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Q. Who is Mr. Smarty Plants?

A: There are those who suspect Wildflower Center volunteers are the culpable and capable culprits. Yet, others think staff members play some, albeit small, role. You can torture us with your plant questions, but we will never reveal the Green Guru's secret identity.

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Ask Mr. Smarty Plants is a free service provided by the staff and volunteers at the Lady Bird Johnson Wildflower Center.

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Tuesday - April 24, 2007

From: Fairview, TX
Region: Southwest
Topic: Invasive Plants
Title: Identification and replacement of chinaberry tree (Melia azedarach)
Answered by: Nan Hampton

QUESTION:

I am trying to identify and locate a native tree. We live in Fairview, near Allen, Texas. It is in bloom now. It has fragrant small lavender 5 petal flowers in clusters. They develop into yellow/tan berries. Most years the berries from the previous year are falling when they bloom. We had one of this tree in our yard when we moved in. It has since died. It didn't get much larger than 15 - 20 feet tall. Every attempt to find out what it was, was answered with rather negative comments. I would like to replace it if I could find it. I have seen several blooming right now, but no one knows what it is called or where i could get one. Thanks.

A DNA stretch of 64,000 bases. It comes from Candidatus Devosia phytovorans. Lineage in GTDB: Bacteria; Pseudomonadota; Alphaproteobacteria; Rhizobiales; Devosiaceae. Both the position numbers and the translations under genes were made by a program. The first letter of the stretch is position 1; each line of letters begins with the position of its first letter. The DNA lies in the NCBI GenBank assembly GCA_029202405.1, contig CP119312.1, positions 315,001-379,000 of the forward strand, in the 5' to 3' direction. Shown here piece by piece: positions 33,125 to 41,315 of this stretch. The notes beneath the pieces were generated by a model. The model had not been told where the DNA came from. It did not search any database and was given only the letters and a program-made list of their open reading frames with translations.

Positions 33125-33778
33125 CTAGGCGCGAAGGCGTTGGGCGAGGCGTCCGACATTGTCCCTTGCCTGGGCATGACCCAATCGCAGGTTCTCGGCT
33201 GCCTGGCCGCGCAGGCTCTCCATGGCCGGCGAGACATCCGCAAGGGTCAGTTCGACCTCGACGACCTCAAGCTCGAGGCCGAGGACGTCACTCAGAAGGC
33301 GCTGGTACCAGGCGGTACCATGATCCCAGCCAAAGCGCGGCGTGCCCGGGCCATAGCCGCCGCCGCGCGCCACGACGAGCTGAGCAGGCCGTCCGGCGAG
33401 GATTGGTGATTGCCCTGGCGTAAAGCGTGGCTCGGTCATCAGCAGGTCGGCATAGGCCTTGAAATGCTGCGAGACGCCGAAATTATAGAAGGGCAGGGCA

ANSWER:

The tree you are describing sounds like the chinaberry tree, Melia azedarach. The chinaberry is a native of Asia and is a seriously invasive plant in the southeastern United States. Although it has attractive blossoms and appealing shape, it is very aggressive and tends to out compete native trees. Additionally, the berries are toxic to animals including humans. Mr. Smarty Plants hopes that you will consider replacing your chinaberry with an attractive native tree. Here are a few suggestions for Collin County Texas:

Styphnolobium affine (Eve's necklacepod)

Chilopsis linearis (desert willow)

Prunus mexicana (Mexican plum)

Ungnadia speciosa (Mexican buckeye)

Viburnum rufidulum (rusty blackhaw)

Prosopis glandulosa (honey mesquite)

Fraxinus texensis (Texas ash)


Styphnolobium affine

Chilopsis linearis

Prunus mexicana

Ungnadia speciosa

Viburnum rufidulum

Prosopis glandulosa

Fraxinus texensis

 

 

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